Over the years, long-term use of immunosuppressive medications has shown that they reduce morbidity and mortality in transplant patients. One of physicians' challenges is to balance the risk of organ rejection caused by underimmunosuppression with the risk of drug toxicity, secondary infections, and posttransplant lymphoproliferative disorders caused by overimmunosuppressing the patient.
Until recently, immunosuppressive drug levels have been used to prevent toxicity, but not for preventing rejection or infection. "There are tests to monitor the levels of immunosuppressives, but they do not assess the patient's immune status if he or she is on a combination of immunosuppressives," said Adriana Zeevi, Ph.D., professor of pathology and surgery and codirector of the Tissue Typing Laboratory at the University of Pittsburgh.
ImmuKnow (Cylex Inc.) is a blood test just cleared by the Food & Drug Administration that is designed to measure the strength of a patient's immune system from a single drop of blood. The assay detects cell-mediated immunity in immunocompromised patients by detecting intracellular adenosine triphosphate (ATP) synthesis in CD4 cells. ATP is a key marker of immune function, can be used to measure lymphocyte activity, and is a source of energy for cells. Because the CD4 lymphocytes coordinate cell-mediated responses through immunoregulatory signaling, the measurement of CD4 activation reflects the degree of immune cell function.
The cellular immune response of the assay is made by comparing the ATP concentration of the blood specimen to fixed ATP level ranges. The ATP level ranges for ImmuKnow were established by testing 155 healthy adults and 127 transplant recipients with the assay. A cumulative frequency of the differences was used to select the ATP levels that give the best balance of results between immunocompromised and nonimmunocompromised individuals.
There are three measurable immunological response zones: strong, weak, and the target zone, which is associated with minimal risk of clinical complications. An ATP level of 225 ng/ml or less corresponds to a low immune response, while an ATP level of 525 ng/ml or more corresponds to a strong immune response. The target zone is defined as an ATP level between 226-524 ng/ml.
Cylex recommends that the results of the test be used in conjunction with clinical presentation and the patient's medical history as well as other clinical indicators when establishing the patient's immune status.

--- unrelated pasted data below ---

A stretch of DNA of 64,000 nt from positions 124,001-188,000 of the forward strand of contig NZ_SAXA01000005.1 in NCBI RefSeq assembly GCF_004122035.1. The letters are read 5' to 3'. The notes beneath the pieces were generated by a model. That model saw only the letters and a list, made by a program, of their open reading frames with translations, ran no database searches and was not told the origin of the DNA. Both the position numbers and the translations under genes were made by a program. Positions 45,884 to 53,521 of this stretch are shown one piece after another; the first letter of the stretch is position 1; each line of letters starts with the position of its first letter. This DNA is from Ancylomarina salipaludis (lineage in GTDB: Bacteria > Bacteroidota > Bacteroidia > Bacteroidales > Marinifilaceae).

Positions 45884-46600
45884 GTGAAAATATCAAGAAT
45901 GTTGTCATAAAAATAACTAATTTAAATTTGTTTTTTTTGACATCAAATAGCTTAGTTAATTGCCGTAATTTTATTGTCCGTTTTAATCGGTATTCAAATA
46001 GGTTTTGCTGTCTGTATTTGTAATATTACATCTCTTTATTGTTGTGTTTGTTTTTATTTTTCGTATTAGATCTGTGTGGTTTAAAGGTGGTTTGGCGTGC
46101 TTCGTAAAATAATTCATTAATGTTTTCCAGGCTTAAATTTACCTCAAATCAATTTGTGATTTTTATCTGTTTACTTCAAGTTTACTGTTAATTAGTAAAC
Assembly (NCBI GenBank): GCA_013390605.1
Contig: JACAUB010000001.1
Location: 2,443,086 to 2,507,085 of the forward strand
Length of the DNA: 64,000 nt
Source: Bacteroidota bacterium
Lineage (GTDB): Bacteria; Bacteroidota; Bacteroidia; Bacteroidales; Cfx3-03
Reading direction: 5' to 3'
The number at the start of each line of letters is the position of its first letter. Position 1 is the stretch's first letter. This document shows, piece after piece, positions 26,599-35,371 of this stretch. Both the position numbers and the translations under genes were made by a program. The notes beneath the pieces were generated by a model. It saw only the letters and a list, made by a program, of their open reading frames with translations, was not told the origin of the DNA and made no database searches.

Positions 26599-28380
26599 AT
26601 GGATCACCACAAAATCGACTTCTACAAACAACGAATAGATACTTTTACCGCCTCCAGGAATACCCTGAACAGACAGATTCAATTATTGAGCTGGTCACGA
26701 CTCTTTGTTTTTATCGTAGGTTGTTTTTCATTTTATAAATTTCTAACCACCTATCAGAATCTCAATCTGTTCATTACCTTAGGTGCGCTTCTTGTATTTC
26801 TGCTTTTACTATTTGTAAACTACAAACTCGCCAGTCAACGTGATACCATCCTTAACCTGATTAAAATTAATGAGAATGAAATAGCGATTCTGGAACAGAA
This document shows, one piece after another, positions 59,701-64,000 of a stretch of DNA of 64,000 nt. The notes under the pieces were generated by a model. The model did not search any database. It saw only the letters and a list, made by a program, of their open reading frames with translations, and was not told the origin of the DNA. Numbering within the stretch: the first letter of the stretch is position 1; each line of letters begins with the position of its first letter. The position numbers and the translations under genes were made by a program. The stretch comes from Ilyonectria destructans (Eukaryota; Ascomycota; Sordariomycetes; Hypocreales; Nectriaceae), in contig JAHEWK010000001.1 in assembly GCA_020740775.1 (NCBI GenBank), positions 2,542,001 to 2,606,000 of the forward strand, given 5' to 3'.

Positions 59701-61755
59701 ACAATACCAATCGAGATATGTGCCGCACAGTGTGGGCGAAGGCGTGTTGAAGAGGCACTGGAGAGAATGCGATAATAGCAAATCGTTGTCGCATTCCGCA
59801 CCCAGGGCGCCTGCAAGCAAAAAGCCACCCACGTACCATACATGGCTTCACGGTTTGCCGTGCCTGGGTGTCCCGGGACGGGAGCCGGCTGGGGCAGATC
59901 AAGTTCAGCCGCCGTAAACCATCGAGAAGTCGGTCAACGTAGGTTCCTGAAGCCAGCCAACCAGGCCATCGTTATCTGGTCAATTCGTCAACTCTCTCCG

Some patients are too immunosuppressed, which can lead to lethal infections and to withholding or decreasing the dose of the medications. One of the major challenges of reducing the dose of immunosuppressives is how rapidly to assess the impact on a patient's immune system. "This assay allows physicians to see when the patient's immune system is responding, so we are able to maintain the patient on a stable status," she added.
A recent meta-analysis, published in the Sept. 15 issue of Transplantation, discusses the results of 504 solid organ transplant patients using the ImmuKnow assay. The analysis showed that patients with an ATP level of 25 ng/ml were 12 times more likely to develop an infection, while patients with an ATP level of 700 ng/ml were 30 times more likely to reject the transplanted organ. Patients who maintained ATP levels between 130 and 450 ng/ml were at minimal risk for infection or rejection, with a target value of 280 ng/ml. At this level, the patient would have a 96% chance of avoiding infection or organ rejection.
The manufacturer states that one of the limitations of the assay is that ImmuKnow results may be unpredictable in some patients immediately following transplantation because of immune system instability caused by surgical trauma, anesthesia, transfusion, or lymphopenia.
Zeevi believes that cost is not an issue with the use of the product. "The main advantage of this assay is that it helps decrease toxicity from immunosuppressives," she commented.